Then she began to plan for the next few minutes. She would have to go back to the Baker home, of course. Her bags were there, and her trunk, and she would have to say good-bye to Mrs. Baker. But all that ought not to take long. She had packed everything before she left to come down to the office that morning. That is everything except her comb and brush and toothbrush and a few things she had left hanging in her closet. But that wouldn't take but a second, just to slip those in her overnight bag. If she only knew where she could get a room she could take a taxi and drive her things right to it, but getting a room she could afford would take time. If they had given her the hundred and twenty-five she would have ventured on that pleasant little room in the new apartment house. It was new and clean, and had a tiny radiator, besides elevator service. It was awfully small, and the price was higher than she ought to pay, but that extra twenty-five would have helped out on the first three or four weeks, and after that she would have time to look around and get something cheaper. Or, it might be she would be able by that time to land a really good job. And it would have been such a comfort to get into a clean new spot where her soul wouldn't have to shrink from everything she hadn't actually cleansed with her own hands. Just to get rested calm. How blessed that would be!
Then she considered the possibility of being allowed to sleep in the Baker house that night and not start out to hunt a home until morning. Perhaps Mrs. Baker would at least grant that request, in case her conscience did not prompt her to pay her anything more. It was queer she hadn't suggested it. Perhaps she would want her to stay there a few days until the movers came to take her furniture.
Dale was quite accustomed to entering an empty house; during the last few days Mrs. Baker had been out most of the time, staying with the kind neighbors who had invited her.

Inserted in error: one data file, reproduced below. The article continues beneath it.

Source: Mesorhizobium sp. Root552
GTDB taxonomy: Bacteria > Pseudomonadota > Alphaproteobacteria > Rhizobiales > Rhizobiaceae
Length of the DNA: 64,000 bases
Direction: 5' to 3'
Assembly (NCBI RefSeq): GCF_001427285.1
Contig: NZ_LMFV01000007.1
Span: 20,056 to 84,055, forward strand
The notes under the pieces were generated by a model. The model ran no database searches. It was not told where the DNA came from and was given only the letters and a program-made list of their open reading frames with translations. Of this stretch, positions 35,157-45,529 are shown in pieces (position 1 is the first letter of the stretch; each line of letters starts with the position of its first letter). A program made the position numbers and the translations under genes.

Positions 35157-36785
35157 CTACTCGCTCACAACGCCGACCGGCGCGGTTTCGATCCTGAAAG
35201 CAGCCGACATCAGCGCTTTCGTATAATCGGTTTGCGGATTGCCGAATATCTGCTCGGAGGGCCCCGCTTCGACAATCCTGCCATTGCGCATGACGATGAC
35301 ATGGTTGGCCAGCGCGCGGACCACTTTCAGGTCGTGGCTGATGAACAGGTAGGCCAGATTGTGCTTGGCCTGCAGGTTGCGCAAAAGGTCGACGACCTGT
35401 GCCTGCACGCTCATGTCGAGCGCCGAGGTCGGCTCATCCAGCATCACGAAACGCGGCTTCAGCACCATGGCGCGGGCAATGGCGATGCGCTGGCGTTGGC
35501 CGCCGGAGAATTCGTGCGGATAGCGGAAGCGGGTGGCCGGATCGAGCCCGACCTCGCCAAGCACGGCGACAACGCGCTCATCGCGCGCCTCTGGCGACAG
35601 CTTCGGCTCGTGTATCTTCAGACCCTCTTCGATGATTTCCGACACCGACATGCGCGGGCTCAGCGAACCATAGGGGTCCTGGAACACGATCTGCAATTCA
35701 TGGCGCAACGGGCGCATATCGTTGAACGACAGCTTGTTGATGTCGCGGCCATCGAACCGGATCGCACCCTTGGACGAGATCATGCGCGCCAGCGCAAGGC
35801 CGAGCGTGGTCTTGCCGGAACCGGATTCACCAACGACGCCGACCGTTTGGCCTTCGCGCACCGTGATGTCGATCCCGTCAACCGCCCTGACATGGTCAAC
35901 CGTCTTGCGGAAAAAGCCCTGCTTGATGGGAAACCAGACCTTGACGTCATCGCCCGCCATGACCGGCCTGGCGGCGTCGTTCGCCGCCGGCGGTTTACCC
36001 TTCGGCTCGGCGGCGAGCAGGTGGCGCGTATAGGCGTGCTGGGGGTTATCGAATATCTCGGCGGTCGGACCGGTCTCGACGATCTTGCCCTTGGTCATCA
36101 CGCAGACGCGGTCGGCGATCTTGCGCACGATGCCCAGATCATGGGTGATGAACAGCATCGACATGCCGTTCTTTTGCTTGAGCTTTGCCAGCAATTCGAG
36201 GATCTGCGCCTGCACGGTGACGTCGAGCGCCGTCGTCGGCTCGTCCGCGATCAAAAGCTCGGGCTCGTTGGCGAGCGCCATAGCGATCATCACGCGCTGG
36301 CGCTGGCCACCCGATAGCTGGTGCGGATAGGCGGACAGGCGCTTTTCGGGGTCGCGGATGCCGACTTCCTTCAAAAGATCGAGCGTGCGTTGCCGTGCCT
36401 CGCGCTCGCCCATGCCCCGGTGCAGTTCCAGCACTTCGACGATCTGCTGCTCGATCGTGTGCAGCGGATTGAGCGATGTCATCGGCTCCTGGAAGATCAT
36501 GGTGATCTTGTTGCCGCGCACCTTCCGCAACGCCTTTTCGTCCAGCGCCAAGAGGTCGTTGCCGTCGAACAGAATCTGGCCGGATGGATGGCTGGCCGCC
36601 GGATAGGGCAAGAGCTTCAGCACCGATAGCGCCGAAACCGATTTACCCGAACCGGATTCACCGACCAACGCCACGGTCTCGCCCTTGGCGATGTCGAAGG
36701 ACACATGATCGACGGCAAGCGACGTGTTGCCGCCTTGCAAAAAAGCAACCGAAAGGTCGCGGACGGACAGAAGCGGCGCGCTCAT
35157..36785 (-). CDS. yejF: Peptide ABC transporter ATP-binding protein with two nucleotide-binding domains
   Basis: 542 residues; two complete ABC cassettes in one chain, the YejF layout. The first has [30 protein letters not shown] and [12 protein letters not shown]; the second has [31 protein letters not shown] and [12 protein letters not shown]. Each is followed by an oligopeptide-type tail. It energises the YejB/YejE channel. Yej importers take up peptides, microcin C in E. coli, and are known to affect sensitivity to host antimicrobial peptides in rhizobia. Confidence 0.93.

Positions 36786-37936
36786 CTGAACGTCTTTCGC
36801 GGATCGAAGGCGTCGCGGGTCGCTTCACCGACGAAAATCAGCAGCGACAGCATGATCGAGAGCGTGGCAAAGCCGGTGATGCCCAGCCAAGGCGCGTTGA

She mounted the steps of the old brownstone house, the sixth in the row from the corner, and inserted her key into the lock, but even as she swung the door open and fumbled for the switch of the hall light, the chill of great emptiness came out and smote her with startling keenness.
She stood still for an instant to get used to the strange sensation, and then she snapped on the light in the long hall and then the light for the front room, and stood there staring. The front room, designated by Mrs. Baker as "the parlor" was absolutely empty, and so was the hall. The old hall hat rack was gone, with its mirror and its skewy brass hooks with their three prongs. The parlor table was gone, and the old threadbare Brussels rug that never did quite reach to the dilapidated sofa whose internal works were always protruding. The four chairs of different denominations were gone, and the corner whatnot with its pink china shepherdess, its three pink-lined shells with humps on their backs, its hideous red and blue and gilt vases, and the red glass one on top, with its plumes of pampas grass. They were all gone!